Posts Tagged ‘Blind Lemon Jefferson’
Blind Lemon Jefferson was born in Wortham, Texas, about 60 miles south of Dallas, in 1897 but it is possible that the year could be a decade or so earlier. Nothing is known about his youth, how he became blind.
Jefferson began playing the guitar in his early teens, and soon after he began performing at picnics and parties. He also became a street musician, playing in East Texas towns in front of barbershops and on corners. According to his cousin, Alec Jefferson, quoted in the notes for Blind Lemon Jefferson, Classic Sides:
They was rough. Men was hustling women and selling bootleg and Lemon was singing for them all night… he’d start singing about eight and go on until four in the morning… mostly it would be just him sitting there and playing and singing all night.
By the early 1910s, Jefferson began traveling frequently to Dallas, where he met and played with fellow blues musician Leadbelly. In Dallas, Jefferson was one of the earliest and most prominent figures in the blues movement developing in Dallas’ Deep Ellum area. Jefferson likely moved to Deep Ellum in a more permanent fashion by 1917, where he met Aaron Thibeaux Walker, also known as T-Bone Walker. Jefferson taught Walker the basics of blues guitar, in exchange for Walker’s occasional services as a guide. Also, by the early 1920s, Jefferson was earning enough money for his musical performances to support a wife, and possibly a child. However, firm evidence for both his marriage and any offspring is unavailable.
Unlike many artists who were “discovered” and recorded in their normal venues, in December 1925 or January 1926, he was taken to Chicago, Illinois, to record his first tracks. Uncharacteristically, Jefferson’s first two recordings from this session were gospel songs (“I Want to be like Jesus in my Heart” and “All I Want is that Pure Religion”), released under the name Deacon L. J. Bates.
This led to a second recording session in March 1926. His first releases under his own name, “Booster Blues” and “Dry Southern Blues,” were hits; this led to the release of the other two songs from that session, “Got the Blues” and “Long Lonesome Blues,” which became a runaway success, with sales in six figures.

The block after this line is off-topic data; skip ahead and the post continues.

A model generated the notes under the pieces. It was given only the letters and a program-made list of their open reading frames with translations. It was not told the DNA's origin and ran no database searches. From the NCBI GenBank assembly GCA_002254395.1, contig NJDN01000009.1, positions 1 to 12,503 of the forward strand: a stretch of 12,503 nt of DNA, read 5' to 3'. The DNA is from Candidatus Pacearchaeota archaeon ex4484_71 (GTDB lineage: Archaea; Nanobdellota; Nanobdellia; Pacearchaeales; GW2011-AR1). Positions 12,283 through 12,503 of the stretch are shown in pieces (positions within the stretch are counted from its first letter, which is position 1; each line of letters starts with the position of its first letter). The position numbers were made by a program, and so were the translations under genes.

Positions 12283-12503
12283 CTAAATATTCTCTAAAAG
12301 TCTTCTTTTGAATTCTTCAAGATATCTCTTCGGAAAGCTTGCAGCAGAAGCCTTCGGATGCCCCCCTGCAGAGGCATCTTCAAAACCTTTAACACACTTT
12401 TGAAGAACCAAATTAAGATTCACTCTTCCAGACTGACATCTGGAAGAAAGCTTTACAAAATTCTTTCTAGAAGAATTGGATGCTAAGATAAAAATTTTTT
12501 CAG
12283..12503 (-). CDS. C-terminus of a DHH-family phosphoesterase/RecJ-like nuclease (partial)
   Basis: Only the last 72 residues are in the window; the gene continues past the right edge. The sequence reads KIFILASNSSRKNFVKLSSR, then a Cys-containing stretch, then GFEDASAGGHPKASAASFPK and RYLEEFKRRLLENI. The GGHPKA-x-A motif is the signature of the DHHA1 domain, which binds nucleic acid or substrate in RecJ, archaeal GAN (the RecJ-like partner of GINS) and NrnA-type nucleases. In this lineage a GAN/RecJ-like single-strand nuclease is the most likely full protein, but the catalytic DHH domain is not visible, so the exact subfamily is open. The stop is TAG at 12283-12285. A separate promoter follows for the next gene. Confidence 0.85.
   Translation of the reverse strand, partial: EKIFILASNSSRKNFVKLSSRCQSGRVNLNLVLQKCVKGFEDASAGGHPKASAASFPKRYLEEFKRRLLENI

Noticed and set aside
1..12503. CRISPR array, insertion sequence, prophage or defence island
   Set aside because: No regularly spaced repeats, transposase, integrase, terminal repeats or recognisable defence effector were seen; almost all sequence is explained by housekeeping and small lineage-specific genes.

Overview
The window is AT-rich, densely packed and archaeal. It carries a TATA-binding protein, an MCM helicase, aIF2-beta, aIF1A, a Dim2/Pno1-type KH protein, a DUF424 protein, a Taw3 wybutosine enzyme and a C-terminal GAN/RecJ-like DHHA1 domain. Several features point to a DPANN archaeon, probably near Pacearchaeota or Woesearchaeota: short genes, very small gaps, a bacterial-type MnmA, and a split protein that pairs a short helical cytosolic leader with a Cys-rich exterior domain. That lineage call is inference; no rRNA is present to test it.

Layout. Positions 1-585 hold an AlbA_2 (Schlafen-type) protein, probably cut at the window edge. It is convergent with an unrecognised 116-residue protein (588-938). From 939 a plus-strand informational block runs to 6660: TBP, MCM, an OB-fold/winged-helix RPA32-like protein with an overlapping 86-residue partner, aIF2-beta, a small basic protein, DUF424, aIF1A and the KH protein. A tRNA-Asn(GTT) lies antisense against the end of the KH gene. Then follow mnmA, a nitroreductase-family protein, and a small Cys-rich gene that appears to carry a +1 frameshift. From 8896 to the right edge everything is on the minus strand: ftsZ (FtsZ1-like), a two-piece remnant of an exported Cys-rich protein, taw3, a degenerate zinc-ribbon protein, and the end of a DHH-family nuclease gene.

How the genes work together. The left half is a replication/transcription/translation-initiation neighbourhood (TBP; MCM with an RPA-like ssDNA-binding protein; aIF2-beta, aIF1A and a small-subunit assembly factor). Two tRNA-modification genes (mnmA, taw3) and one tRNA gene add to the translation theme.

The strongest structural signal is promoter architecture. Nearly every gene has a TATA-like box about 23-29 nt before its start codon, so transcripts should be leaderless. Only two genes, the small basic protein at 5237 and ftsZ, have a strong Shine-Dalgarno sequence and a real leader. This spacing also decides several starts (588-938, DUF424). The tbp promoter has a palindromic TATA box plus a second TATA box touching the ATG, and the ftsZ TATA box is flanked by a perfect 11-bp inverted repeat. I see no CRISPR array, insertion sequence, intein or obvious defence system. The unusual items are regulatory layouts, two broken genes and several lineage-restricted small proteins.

In 1926 ‘Got The Blues’ and ‘Long Lonesome Blues’ were the first best selling blues records by a black male singer. Soon he had a new car, a bank account and a billing as one of the stars of the Paramount label, the leading producer of “race” records, for whom he made almost a hundred sides in less than four years.
He recorded about 100 tracks between 1926 and 1929; 43 records were issued, all but one for Paramount Records. Unfortunately, Paramount Records’ studio techniques and quality were infamously bad, and the resulting recordings sound no better than if they had been recorded in a hotel room. In fact, in May 1926, Paramount had Jefferson re-record his hits “Got the Blues” and “Long Lonesome Blues” in the superior facilities at Marsh Laboratories, and subsequent releases used that version. Both versions appear on compilation albums and may be compared.
Jefferson’s earnings reputedly enabled him to buy a car and employ chauffeurs. He was given a Ford car worth over $700 by Mayo Williams, Paramount’s connection with the black community. This was a frequently seen compensation for recording rights in that market. Jefferson is known to have done an unusual amount of traveling for the time in the American South, which is reflected in the difficulty of pigeonholing his music into one regional category.